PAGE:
Did you know that 42% of the world’s 724 Bibles that have been translated, were published since the year 2000?
The pace of Bible translation is increasing. And it’s not just the number of Bible translations being completed that is increasing rapidly, but the number of new ones that are starting. A record number of 367 language projects started last year – that’s a rate of one a day.
But why is the pace quickening?
God is using three main pillars to build this acceleration of the work of Bible translation on:
‘Computers really help us a lot,’ says Edoh, a translator with the Ifè team in Togo. Access to computers – and generators that enable computers to work in places with unreliable electricity – give translation teams the essential equipment they need to progress.
Cutting-edge translation software is also making a huge difference in the quality and pace of translation. This software enables translators to compare their work side by side with other translations and with the original languages the Bible was written in. And increased connectivity means that people working in different places – and even across different continents – can now work together using this software in real time.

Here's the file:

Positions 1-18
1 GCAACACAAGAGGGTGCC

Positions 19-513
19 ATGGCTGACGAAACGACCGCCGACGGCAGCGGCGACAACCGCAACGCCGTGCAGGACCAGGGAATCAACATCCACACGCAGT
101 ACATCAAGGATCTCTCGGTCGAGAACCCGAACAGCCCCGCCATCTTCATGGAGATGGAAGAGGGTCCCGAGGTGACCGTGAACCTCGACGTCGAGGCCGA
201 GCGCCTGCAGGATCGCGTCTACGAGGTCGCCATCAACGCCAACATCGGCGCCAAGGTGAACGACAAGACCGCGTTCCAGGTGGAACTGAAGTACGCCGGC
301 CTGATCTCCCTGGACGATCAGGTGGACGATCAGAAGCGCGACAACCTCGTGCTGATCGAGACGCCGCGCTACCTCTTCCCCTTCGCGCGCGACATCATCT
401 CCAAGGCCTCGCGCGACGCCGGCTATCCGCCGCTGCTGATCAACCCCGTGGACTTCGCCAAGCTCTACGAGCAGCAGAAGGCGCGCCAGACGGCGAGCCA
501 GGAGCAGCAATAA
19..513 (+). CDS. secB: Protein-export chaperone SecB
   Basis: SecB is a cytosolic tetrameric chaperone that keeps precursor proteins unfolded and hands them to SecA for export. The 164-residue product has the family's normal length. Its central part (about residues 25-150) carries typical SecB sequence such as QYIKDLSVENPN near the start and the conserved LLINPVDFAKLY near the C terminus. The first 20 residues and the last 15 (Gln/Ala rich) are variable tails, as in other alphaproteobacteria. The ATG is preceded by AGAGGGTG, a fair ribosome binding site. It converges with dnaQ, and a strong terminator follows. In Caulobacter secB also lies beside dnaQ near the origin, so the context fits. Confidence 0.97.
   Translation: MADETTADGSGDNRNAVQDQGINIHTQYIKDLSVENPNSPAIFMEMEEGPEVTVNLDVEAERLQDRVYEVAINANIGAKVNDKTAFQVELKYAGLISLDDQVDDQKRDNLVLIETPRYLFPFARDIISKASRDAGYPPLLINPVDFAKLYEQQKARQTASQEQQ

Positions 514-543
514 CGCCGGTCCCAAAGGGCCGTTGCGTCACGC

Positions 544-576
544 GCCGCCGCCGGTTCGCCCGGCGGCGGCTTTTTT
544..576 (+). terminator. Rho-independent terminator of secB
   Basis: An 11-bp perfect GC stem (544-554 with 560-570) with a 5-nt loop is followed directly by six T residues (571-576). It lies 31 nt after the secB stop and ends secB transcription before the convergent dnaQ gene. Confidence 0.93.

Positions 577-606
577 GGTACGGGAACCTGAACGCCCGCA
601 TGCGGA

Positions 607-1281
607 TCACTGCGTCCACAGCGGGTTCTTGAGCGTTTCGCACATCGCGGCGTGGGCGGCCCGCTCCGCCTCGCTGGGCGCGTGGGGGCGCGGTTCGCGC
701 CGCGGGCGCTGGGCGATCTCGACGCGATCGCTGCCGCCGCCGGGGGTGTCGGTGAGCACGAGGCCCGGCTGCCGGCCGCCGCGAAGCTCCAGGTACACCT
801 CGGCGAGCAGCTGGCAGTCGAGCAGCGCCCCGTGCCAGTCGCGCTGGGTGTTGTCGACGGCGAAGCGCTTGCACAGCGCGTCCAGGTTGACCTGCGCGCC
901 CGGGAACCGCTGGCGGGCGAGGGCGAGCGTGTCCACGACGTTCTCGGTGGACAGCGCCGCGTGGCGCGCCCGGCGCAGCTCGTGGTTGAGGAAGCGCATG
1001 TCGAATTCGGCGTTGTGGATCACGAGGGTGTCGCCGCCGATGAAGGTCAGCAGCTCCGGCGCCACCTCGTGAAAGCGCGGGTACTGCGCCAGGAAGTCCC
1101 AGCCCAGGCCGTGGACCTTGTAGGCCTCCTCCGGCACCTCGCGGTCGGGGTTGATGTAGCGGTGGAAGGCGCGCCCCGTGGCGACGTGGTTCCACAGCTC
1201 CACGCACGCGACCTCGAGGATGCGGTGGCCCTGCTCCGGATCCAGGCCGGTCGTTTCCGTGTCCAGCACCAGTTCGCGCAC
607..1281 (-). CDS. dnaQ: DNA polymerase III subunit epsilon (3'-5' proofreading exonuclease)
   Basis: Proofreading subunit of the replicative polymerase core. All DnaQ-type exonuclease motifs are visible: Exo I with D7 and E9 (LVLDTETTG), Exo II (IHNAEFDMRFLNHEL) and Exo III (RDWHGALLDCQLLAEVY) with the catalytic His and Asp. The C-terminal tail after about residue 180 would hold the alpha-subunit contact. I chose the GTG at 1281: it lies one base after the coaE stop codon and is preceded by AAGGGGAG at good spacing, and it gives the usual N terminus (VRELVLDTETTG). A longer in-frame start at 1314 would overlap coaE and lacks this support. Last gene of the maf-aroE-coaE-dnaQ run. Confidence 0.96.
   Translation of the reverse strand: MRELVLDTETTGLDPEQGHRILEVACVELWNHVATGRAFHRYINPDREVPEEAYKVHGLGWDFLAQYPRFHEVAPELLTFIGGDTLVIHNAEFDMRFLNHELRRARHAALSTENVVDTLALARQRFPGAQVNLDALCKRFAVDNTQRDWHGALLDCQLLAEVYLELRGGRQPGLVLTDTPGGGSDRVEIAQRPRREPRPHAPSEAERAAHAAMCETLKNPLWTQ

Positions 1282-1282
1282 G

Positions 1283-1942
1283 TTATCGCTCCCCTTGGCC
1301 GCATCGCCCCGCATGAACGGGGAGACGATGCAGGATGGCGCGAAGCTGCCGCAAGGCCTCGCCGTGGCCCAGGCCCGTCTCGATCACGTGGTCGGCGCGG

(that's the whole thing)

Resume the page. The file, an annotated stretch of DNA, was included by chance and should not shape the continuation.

The development of technology that translation teams can draw on continues to develop rapidly. Wycliffe people like Mark Woodward, who is from Wiltshire, are serving as part of teams developing Artificial Intelligence (AI) technology using data science to help with the translation checking process. ‘We think AI can be a tool that can make things better and more efficient for Bible translators,’ Mark explains. ‘It could be a similar revolution within the work of Bible translation to when translation teams started to use computers.’